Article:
To really help you save time throughout the week, take an afternoon and cook several meals at once and store them for the week — I have tips for that in the next tip. When it’s time for dinner, you just reheat each meal. It’s like having a home-cooked freezer meal that is way healthier and cheaper than what’s in the grocery’s freezer section.
Read more at 7 Tips to Lose Weight and Save Money!
6. Learn how to store your food
If you’re meal prepping in advance to save money on food, then you want to make sure you’re storing everything the right way. Otherwise, you can waste food. Here are tips for storing meals, so they stay fresh throughout the week:
- For meals that you’ll eat in 2-3 days, store them in the fridge in airtight containers.
- For anything that will be cooked in four or more days, store in freezer-safe containers, then put your meal in the fridge to thaw on the day you’ll be eating it.
- Eggs, dairy, and pasta are best cooked the day of because they don’t do well in the freezer.
- Invest in reusable containers — these ones are great — so you’re not spending more on things you’ll just end up throwing away.
7. Repurpose your leftovers
Leftovers always make great lunches, but you can repurpose some meal components for other meals. Leftover chicken can be added to a salad for a filling meal, put in a wrap, or add it to a soup. Extra vegetables plus some eggs can be turned into a frittata. Leftover beans can be mashed into a dip, put in tacos, or added to salads.
If you stick to basic flavor profiles (garlic, salt, and pepper), you can add extra herbs and spices to change the flavor.
8. Have a few go-to quick and inexpensive dinner ideas
Most people have a few recipes they’ve nearly memorized because they’re so quick and easy to make. While meal prepping takes a lot of the work out of planning and cooking meals, another one of the best ways to save money on food is to have ingredients for those recipes on hand.
One of my go-to meals is bean and cheese quesadillas. I keep a can of black or refried beans in the pantry, we always have some kind of cheese, and tortillas are easy to store in the fridge. I add whatever extra vegetables we have in the fridge (even veggies like broccoli and asparagus are good), then serve with salsa or Greek yogurt in place of sour cream.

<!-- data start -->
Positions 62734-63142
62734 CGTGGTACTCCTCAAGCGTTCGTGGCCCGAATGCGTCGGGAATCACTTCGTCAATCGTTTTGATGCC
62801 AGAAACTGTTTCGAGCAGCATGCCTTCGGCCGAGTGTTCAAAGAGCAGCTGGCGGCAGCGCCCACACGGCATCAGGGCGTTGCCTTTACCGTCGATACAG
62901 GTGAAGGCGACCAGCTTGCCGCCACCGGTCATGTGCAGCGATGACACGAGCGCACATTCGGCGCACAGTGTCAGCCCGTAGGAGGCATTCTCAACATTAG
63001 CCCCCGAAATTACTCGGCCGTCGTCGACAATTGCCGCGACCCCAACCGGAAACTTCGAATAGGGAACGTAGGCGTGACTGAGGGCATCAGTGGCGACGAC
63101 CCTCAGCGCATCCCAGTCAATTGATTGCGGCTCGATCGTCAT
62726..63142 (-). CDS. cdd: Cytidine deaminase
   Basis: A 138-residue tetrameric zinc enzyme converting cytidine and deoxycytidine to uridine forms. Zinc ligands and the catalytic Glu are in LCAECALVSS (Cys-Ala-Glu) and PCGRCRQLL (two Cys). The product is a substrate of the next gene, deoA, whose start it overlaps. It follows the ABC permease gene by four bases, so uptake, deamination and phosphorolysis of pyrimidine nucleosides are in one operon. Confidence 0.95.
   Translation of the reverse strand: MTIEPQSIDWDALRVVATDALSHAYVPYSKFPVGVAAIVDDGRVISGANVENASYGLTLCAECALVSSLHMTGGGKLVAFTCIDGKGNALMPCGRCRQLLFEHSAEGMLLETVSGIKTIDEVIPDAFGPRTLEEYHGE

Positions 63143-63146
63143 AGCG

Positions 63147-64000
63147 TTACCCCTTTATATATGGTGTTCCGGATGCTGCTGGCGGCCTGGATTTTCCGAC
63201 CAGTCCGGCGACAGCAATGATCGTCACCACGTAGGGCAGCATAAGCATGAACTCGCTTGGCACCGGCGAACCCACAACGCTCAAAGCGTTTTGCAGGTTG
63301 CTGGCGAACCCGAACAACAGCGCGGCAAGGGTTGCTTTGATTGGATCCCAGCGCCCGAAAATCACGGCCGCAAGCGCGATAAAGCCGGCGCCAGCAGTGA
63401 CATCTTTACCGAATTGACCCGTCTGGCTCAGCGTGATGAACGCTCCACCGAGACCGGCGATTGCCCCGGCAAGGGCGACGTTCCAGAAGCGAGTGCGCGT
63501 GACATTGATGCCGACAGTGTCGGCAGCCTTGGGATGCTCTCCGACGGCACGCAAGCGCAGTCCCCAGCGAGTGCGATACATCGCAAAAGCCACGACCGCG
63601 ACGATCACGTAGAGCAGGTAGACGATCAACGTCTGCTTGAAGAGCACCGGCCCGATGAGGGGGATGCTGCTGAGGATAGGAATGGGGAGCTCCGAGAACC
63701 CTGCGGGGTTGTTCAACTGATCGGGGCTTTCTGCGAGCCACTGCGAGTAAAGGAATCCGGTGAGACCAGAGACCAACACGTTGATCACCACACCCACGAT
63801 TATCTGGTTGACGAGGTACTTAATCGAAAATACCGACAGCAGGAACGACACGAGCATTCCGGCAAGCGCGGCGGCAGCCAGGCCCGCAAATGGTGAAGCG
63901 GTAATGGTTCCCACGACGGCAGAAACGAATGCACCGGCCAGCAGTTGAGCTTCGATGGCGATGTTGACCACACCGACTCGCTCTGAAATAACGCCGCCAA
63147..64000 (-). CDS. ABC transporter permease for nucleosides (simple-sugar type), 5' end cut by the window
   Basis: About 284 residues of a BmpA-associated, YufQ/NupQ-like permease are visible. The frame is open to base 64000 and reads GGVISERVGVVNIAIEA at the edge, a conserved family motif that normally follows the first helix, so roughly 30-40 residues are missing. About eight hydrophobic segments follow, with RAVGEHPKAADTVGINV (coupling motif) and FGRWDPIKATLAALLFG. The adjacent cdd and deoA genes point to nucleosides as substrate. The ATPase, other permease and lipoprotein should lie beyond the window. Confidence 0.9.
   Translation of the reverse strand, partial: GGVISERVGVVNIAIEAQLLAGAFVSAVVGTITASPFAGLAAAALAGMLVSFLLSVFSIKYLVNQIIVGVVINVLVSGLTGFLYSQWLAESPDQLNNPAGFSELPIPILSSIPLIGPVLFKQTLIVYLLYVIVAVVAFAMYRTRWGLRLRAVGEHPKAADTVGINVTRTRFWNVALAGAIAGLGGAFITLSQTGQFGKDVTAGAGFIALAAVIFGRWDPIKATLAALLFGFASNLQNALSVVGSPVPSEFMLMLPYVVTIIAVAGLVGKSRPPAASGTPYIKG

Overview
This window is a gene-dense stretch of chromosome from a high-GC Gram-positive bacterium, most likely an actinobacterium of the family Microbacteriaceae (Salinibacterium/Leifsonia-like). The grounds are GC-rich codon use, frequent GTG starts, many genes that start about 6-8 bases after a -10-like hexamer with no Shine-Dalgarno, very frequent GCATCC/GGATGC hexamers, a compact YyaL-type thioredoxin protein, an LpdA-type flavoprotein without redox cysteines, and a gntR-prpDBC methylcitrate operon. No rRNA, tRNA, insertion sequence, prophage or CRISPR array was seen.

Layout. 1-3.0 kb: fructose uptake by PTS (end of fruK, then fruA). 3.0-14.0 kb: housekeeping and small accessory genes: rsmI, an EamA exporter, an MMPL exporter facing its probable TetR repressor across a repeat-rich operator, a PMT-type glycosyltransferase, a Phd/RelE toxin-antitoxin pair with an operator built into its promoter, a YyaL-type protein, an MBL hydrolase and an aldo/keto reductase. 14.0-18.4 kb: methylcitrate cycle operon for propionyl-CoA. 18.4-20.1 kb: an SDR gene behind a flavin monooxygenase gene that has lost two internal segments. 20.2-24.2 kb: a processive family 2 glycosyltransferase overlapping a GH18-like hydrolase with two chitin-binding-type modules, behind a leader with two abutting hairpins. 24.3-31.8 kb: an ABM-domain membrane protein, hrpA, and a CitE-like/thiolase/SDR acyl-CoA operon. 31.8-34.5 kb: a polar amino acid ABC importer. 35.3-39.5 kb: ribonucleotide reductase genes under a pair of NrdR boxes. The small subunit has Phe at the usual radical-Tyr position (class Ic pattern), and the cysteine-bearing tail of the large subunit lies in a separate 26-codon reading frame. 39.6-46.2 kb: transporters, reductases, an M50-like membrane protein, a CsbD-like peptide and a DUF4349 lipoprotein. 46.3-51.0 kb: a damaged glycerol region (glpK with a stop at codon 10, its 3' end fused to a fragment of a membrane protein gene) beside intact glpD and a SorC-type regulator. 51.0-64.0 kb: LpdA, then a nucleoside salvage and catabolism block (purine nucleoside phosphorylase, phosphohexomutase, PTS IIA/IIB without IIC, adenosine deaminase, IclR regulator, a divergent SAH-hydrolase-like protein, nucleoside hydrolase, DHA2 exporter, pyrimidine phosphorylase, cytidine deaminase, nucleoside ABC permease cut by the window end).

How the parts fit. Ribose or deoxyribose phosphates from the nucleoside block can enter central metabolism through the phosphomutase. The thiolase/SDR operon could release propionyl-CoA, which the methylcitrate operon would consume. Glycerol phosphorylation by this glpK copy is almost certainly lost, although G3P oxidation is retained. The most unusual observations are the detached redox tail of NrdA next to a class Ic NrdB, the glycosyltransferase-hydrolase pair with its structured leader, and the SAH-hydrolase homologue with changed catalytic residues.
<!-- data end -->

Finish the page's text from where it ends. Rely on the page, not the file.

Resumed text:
Another favorite at my house is Quick Pasta and Chickpeas from Smitten Kitchen. It’s olive oil, garlic, tomato paste, chickpeas, and small pasta like orzo. It comes together in 20 minutes or less and is great served with a salad.
Budget Bytes is an excellent resource for inexpensive and easy meal ideas if you need some of your own. Each recipe is broken done by cost, and there are lots of ideas for under $5.
9. Do meatless Monday on more than just Mondays
Full disclosure, my family has been vegetarian for a few years. However, we never really ate a lot of meat before that change because it’s so darn expensive.
While meat alternatives can cost just as much as meat, beans, and eggs are inexpensive alternatives to meat that still have lots of protein to fill you up. My kids even willingly eat fried tofu these days, especially when it’s cooked like General Tso style chicken.
If you’re skeptical, start with just one meatless meal a week. I promise it’s not as hard as it sounds.
The final word on meal prepping to save money on food
In a dream world, we would all have personal chefs on-call for when we didn’t feel like making dinner. They’d work for free and would cook us whatever we wanted and clean up afterward. Wouldn’t that be amazing?
While we wait for that fantasy to happen, meal prepping is one of the best ways to save money on food because you’ll always have ready to go meals.